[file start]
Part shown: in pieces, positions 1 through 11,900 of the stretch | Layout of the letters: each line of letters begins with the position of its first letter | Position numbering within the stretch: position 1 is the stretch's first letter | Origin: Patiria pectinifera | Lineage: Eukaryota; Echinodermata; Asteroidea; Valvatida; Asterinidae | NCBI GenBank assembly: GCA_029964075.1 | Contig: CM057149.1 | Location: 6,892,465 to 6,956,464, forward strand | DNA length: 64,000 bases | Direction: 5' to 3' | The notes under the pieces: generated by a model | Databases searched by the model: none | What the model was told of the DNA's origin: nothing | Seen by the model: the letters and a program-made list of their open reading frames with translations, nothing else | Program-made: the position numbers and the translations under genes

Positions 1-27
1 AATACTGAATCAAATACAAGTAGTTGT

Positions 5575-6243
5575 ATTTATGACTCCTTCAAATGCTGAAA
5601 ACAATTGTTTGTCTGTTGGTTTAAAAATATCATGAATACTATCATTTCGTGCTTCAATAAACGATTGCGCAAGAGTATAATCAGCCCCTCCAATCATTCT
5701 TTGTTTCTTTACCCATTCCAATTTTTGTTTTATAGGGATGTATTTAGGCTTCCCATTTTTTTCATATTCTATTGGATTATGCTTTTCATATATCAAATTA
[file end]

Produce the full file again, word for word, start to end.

Part shown: in pieces, positions 1 through 11,900 of the stretch | Layout of the letters: each line of letters begins with the position of its first letter | Position numbering within the stretch: position 1 is the stretch's first letter | Origin: Patiria pectinifera | Lineage: Eukaryota; Echinodermata; Asteroidea; Valvatida; Asterinidae | NCBI GenBank assembly: GCA_029964075.1 | Contig: CM057149.1 | Location: 6,892,465 to 6,956,464, forward strand | DNA length: 64,000 bases | Direction: 5' to 3' | The notes under the pieces: generated by a model | Databases searched by the model: none | What the model was told of the DNA's origin: nothing | Seen by the model: the letters and a program-made list of their open reading frames with translations, nothing else | Program-made: the position numbers and the translations under genes

Positions 1-27
1 AATACTGAATCAAATACAAGTAGTTGT

Positions 5575-6243
5575 ATTTATGACTCCTTCAAATGCTGAAA
5601 ACAATTGTTTGTCTGTTGGTTTAAAAATATCATGAATACTATCATTTCGTGCTTCAATAAACGATTGCGCAAGAGTATAATCAGCCCCTCCAATCATTCT
5701 TTGTTTCTTTACCCATTCCAATTTTTGTTTTATAGGGATGTATTTAGGCTTCCCATTTTTTTCATATTCTATTGGATTATGCTTTTCATATATCAAATTA